When I was in my early 20s, living in cheap apartments with used furniture, I would buy things based on my ability to afford them. For example, my coffee maker probably cost $20 tops. It had an on/off button and it made hot coffee. I could afford it and I was happy enough with the coffee it made.
When the coffee maker broke, as it inevitably would after a year or so, I would just chalk it up to it “being cheap” and I’d throw it away, by a new cheap one, and life would go on. I didn’t think much about the company that made it or calling for support to fix it.
Now that I’m older, I can afford better quality items for my household. I don’t set out to spend more money. (I like to keep my money, actually!) But sometimes, after doing a lot of recon on a product I need, it turns out that I might spend a larger chunk of money than in my younger days.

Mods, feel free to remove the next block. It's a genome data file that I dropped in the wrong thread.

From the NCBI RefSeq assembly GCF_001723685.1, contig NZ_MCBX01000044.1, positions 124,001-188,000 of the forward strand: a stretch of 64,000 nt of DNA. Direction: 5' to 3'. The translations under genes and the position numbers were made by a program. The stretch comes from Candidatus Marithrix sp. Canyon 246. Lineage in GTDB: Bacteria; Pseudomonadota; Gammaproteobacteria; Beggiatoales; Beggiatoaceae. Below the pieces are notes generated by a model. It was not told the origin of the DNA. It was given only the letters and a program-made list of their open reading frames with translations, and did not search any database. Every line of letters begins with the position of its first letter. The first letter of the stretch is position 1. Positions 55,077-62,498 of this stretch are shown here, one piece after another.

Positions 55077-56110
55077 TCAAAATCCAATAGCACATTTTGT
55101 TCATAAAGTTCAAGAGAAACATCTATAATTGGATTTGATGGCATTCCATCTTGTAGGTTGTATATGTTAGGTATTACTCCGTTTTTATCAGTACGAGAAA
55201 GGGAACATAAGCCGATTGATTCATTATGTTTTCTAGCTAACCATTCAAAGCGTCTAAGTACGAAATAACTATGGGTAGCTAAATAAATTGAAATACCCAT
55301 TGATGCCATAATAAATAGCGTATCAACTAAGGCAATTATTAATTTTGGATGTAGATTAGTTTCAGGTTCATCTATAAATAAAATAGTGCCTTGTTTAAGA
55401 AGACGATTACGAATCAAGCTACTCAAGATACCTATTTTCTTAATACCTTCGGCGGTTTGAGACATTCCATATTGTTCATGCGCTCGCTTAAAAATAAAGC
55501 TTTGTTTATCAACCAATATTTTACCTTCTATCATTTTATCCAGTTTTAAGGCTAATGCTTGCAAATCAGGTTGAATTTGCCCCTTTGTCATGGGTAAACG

The problem is, when something more expensive breaks, I don’t react the same way. When you invest in something you believe to be of quality, you have expectations of being able to use that thing for a long time. And when something breaks, whether it’s a product or a system or a service, you have an even greater expectation that the company is going to help you out in your time of need.
Lately, I’ve noticed a crummy trend. Customer service has stopped serving customers. In the span of about three weeks, I’ve experienced the following:
Why isn’t customer service proactive in solving a problem? Why do people have to get angry and write scathing reviews or letters to a company in order for said company to help the people that keep them in business? (And why do some companies have warranties that cover nothing??!?!)
When everything else falls away, service is all we have left. Service is what keeps us coming back. Service is what makes me recommend one business over another. Service is what keeps my business running.
Anyone can put a product on a shelf and put a price tag on it. It’s the customer service we receive that makes us customers, again and again and again.
25+ years of business experience. 12+ years of virtual experience.